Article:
The Best Story Wins

Mar 29, 2019


  • The best stories show: Amusement > Curiosity > Surprise > Awe > Greed
  • Deliver emotions > Deliver facts

Why Stories Matter

Storytelling is an undervalued art in most companies, and especially in technology. The difference between good and iconic companies is how well they tell the story of how they make people's lives different.
Stories can be an incredibly powerful force, and their value is one of the core theses. Storytelling matters across all dimensions of a startup: pitching investors, recruiting talent, selling products, building a cult-like following.
When you are in a business driven by optionality, like the venture capital business, investing a lot of resources in creating spreadsheets is a waste of time since the assumptions in it are guesses. The best way to quantify the opportunity is actually with a story.
For most VCs, It’s very hard in the early, nascent, embryonic stages of a business, to really know if somebody is going to be an absolute genius or a total fraud. Because the best storytellers are also the best con men. Amazing narrative storytelling ability that captures all of the best and worst things about humanity. It captures our aspiration, our virtues, our sense of status, desire, greed, and people that can tap into that, who understand people, I think are really influential with people, are almost always predictive of great success.
A founder/builder/designer who is a great storyteller is really good for a startup business because they can recruit really well. They are telling a story where you meet with that person, and one of my partners used to call it, somewhat inappropriately, the Pampers effect. You’re like, wetting yourself, you’re like, “Oh my god, I need to join this person. I need to invest with them".

Don Valentine (Sequoia)

The art of storytelling is incredibly important. Learning to tell a story is critically important because that’s how the money works. The money flows as a function of the story.
Telling stories is a big part of our world. It’s a skill we try to develop in members of our team, and it’s something we look for in founders. When a founder first comes in, they know everything about their business and we know very little, so they need to be able to explain why we should partner with them. I remember we once had a guy giving a pitch who was at 20 million feet when he should have been at ground level. We just were not getting it. Eventually I suggested we take a 10-minute timeout and told him to write out what the company was on the back of a business card. He came back with a card absolutely filled with the tiniest letters you’ve ever seen, which wasn’t exactly what I had in mind—but he was then able to tell the story of his business in terms we could understand. -Don Valentine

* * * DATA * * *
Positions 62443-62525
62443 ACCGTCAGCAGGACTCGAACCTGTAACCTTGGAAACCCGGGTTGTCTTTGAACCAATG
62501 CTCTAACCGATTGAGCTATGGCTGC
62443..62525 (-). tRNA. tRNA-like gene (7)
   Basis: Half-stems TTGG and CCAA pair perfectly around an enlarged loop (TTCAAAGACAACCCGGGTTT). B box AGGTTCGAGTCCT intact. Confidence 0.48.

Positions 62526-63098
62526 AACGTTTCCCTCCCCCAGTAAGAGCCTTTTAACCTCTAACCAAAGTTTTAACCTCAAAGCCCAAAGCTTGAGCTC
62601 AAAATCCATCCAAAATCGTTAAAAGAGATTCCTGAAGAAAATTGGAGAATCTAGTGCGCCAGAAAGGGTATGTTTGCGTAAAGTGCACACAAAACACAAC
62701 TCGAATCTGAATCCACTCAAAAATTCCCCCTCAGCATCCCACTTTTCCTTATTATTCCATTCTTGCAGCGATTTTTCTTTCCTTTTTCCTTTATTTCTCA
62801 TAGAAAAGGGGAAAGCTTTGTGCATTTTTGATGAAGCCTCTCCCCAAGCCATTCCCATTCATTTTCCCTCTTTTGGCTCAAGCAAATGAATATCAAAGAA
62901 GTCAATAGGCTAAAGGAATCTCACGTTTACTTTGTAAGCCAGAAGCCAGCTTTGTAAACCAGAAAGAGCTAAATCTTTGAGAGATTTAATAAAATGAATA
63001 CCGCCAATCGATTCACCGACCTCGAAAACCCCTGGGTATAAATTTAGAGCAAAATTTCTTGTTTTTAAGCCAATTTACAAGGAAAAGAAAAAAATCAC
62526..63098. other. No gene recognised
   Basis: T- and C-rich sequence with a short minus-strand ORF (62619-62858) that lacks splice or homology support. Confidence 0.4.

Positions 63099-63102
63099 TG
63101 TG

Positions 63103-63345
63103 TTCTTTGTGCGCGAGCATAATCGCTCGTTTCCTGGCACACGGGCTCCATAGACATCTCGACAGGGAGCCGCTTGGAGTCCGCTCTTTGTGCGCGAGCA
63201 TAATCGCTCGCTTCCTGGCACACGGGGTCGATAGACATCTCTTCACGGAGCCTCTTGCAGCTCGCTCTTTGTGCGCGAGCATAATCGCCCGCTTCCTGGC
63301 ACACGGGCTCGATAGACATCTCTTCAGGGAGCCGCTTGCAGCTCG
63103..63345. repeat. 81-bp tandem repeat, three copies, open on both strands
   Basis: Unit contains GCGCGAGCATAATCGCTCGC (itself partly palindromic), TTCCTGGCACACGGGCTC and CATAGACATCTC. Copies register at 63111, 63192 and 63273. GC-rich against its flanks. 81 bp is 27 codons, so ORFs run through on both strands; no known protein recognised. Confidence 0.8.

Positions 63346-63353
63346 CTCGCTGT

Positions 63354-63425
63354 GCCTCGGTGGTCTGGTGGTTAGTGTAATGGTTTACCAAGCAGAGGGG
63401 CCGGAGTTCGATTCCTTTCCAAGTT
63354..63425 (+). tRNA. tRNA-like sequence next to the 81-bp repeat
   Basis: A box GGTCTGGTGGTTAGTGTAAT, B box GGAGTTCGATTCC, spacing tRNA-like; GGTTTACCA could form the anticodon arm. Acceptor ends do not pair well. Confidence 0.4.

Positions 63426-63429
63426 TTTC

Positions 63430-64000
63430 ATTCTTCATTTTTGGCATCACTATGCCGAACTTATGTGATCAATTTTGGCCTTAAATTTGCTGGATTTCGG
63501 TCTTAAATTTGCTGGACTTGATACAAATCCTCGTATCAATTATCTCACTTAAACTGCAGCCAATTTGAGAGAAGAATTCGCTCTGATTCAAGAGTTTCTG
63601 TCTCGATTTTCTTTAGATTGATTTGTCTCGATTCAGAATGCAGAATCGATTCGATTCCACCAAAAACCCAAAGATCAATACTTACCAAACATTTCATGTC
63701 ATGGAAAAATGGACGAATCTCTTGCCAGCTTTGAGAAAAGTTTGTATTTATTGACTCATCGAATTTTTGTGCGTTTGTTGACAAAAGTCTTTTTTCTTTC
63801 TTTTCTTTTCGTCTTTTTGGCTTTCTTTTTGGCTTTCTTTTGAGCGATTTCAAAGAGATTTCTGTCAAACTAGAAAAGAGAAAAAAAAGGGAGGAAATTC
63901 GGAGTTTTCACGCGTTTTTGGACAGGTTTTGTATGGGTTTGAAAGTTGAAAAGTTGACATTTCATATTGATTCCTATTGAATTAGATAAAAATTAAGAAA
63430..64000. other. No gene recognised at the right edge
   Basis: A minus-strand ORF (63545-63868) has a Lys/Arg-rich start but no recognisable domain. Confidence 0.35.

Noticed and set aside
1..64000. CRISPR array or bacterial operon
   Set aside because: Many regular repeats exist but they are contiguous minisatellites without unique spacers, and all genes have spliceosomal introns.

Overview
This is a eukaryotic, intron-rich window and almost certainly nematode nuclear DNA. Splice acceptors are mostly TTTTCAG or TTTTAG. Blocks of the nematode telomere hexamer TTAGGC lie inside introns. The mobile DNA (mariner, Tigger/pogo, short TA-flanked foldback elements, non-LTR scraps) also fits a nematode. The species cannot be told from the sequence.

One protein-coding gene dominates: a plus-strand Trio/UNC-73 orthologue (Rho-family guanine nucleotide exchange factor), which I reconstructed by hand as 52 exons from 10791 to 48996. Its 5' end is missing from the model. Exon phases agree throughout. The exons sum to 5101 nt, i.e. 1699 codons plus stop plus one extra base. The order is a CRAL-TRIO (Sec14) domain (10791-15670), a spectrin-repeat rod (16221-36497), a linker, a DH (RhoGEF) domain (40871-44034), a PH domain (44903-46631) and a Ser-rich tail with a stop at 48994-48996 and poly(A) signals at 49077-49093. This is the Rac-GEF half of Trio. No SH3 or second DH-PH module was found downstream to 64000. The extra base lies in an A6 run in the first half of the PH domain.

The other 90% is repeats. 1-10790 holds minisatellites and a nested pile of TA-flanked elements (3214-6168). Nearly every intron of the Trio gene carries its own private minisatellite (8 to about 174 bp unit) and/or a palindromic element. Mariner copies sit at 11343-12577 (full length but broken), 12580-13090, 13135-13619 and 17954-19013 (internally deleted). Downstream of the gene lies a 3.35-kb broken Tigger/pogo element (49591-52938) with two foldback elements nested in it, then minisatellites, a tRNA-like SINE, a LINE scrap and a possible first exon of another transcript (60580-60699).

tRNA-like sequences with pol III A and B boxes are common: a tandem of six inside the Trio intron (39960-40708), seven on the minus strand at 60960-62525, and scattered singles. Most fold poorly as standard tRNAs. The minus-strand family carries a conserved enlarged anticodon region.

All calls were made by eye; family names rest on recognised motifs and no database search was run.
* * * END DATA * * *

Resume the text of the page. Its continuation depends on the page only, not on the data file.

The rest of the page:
Craft Your Pitch

Deliver Emotions > Deliver Facts

  • Treat the pitch deck as a vehicle for the delivery of emotions, not facts.
  • If you tell them a story and they buy that, they also don’t care about what product you make but what story your product tells. Because, if it tells a good enough story it is a story they can then sell to consumers.
  • Profit isn’t to be made by meeting basic survival needs, but once people have their basic survival needs met, then it can become profitable to start selling the story that this product lets you be a participant in.

Be Prepared for Any Angle

Craft a pitch, and be fully prepared, for any of the following common situations:
  • 45-Second Elevator Pitch
  • 3-Minute Competition Pitch
  • 30-Minute or 1-Hour VC Pitch
By preparing for your common pitching needs, you’ll have a library of slides and talking points that can be used in all types of situations.
Building this story, or structure, not only helps keep your pitch on time, but it can prevent the dreaded ‘pitch pause’ and keep your audience entertained at the same time.
The better this story ties everything together, the more your business will seem insightful. Ultimately we’re all human, and strong narratives that help explain the world around us are more compelling than a selection of disparate, albeit impressive, data points.
Remember, it’s a trust building exercise. In a relationship, trust is built over many interactions over a long period of time. You want to show some positive elements to get investors interested, but leave surprises in reserve.

© Allen Lee 2022